13. Question about RAW files

    I don't really know how to answer the question, as the question isn't very clear. When the camera creates a raw file of the data from the sensor, it also builds a preview of it. This is done in camera in a similar way to a jpeg, but it is smaller and lower resolution. This is what appears on the rear screen of the camera when you view the raw file. When you copy the raw file to your computer, your computer will show an icon for the software associated with the file. If you have installed a plug in on your computer that allows your computer to "read" the contents of the raw file, then the computer may show an image instead of an icon in your filing system. On Windows computers with Sony raw files, I must install this Sony plug-in, and it allows my computer to show thumbnails in the filing system, and also open and display the content of raw files in the Windows Photo viewer - but again this is a "quick and dirty" preview of the file, is not full resolution, and doesn't take account of all the settings used in camera when the raw file was created (e.g. film simulation). These are previews of the contents of the raw file - the thumbnails are kept within the Windows filing system to make it quicker to see them the next time the directory is displayed. The views using Windows Photo viewer are generated real time, but discarded when the photo viewer is closed.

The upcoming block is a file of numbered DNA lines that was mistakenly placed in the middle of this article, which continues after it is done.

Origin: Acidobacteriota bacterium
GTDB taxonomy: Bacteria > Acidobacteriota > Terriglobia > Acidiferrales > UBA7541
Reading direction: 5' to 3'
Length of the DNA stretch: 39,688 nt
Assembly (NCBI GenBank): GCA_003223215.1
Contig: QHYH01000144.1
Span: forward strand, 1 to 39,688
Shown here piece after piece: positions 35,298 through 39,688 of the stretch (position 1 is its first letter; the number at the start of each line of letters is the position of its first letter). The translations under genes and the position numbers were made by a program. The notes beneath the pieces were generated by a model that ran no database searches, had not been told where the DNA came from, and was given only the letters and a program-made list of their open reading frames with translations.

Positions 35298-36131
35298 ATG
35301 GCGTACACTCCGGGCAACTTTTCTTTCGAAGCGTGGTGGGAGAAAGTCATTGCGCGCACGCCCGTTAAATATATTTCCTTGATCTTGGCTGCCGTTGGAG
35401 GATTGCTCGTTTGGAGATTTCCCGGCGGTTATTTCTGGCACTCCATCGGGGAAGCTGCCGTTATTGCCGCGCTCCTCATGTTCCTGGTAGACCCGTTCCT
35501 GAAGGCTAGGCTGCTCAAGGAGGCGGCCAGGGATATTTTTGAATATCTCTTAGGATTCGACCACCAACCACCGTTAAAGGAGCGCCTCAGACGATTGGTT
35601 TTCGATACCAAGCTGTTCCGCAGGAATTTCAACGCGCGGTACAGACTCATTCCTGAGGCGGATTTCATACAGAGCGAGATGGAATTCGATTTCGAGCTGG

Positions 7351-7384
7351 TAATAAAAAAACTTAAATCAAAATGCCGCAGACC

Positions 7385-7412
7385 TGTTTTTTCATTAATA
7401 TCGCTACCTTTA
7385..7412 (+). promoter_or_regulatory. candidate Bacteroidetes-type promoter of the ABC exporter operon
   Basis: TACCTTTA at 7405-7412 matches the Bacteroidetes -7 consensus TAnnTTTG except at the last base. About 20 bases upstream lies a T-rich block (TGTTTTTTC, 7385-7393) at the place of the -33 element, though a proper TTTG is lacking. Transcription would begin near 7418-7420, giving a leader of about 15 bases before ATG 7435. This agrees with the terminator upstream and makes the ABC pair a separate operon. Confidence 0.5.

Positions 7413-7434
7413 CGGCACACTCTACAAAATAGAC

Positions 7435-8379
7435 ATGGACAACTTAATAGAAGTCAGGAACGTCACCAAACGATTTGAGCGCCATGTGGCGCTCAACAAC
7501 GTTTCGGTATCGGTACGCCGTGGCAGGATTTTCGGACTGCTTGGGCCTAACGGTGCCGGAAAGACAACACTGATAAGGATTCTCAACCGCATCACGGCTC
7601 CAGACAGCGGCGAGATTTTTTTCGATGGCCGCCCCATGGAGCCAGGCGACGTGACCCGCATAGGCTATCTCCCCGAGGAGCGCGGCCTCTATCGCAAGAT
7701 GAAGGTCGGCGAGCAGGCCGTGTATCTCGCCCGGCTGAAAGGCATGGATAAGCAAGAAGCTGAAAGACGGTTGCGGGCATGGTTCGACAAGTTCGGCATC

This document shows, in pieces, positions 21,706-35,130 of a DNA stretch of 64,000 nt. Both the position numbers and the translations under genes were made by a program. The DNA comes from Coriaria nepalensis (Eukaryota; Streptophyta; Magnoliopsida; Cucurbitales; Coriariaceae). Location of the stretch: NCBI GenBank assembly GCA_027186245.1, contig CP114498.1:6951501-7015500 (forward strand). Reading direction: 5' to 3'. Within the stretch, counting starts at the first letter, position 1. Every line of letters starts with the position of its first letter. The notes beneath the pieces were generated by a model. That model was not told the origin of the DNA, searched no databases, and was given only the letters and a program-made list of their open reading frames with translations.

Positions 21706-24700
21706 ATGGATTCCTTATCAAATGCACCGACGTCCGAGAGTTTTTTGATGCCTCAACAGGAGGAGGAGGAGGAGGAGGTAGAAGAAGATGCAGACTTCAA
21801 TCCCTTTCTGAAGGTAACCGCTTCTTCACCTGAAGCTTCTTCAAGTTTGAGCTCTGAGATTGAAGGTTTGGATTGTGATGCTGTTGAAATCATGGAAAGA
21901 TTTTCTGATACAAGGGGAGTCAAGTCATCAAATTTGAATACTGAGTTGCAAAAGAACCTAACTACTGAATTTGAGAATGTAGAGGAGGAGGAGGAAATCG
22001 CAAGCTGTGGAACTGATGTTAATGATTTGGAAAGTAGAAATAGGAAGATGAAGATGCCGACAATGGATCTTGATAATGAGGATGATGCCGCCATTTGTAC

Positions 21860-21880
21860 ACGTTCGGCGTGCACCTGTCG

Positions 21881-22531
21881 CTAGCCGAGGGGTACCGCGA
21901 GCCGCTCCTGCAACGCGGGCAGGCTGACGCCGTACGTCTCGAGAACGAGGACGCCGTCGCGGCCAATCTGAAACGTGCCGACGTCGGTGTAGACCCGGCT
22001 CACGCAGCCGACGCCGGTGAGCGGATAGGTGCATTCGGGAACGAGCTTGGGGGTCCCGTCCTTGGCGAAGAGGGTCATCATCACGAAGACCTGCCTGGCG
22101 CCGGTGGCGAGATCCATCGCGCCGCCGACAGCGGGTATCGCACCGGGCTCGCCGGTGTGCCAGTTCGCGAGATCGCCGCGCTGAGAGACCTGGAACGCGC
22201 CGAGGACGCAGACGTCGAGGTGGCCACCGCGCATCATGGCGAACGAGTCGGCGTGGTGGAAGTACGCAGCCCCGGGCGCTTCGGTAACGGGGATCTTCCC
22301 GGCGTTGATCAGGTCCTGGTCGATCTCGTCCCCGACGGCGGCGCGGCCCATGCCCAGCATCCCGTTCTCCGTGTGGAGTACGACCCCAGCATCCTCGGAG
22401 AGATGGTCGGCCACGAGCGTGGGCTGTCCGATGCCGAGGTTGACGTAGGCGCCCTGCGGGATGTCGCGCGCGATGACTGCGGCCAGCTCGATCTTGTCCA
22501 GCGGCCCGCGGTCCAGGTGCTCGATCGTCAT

14. What is meant by "layers" in PS and GIMP?

    FWIW there are a number of newer raw development and editing tools that are very "filter" based, rather like smart phone apps, and also offer automated optimisation of files. Examples would be On1 raw developer and On1 Effects, or Affinity or Luminar. Whether any of them actually suit someone who has no experience of editing I'm not sure, as filter effects apps can be bought at very low cost (e.g. Polarr or On1 Effects), and I actually find their user interface very confusing - but that may be because I already know how to use "traditional" image editing software. Only you can tell what does what you want and what you like to use, so it maybe worth trying different software until you find one that you think suits you.
  15. I’ve got a spot

    It's a dust spot that probably hasn't been removed by your cleaning. I do find that some "dust" really gets stuck, I think perhaps the sensor glass becomes warm/hot when in use, which I think may make some substances stick more. From my own experience with other brand cameras, you just need to clean again, and be "persistent" but careful! I don't know how you clean - blower brush followed by a surface clean is usually best. Don't blow (can get moisture drops), and I don't like wet cleaners (too many issues). I used a "lenspen sensor clear" pen which has a soft tip that can be stroked across the sensor - for stuck on spots, it takes some light pressure and repeated movement across the area to dislodge really stuck on dirt. Have you checked the rear elements of your lens, inside the mount? Do you get it with every ones, or only that one? If it's every lens then the dirt is on the sensor - if it's only 1 lens, its on/in the lens.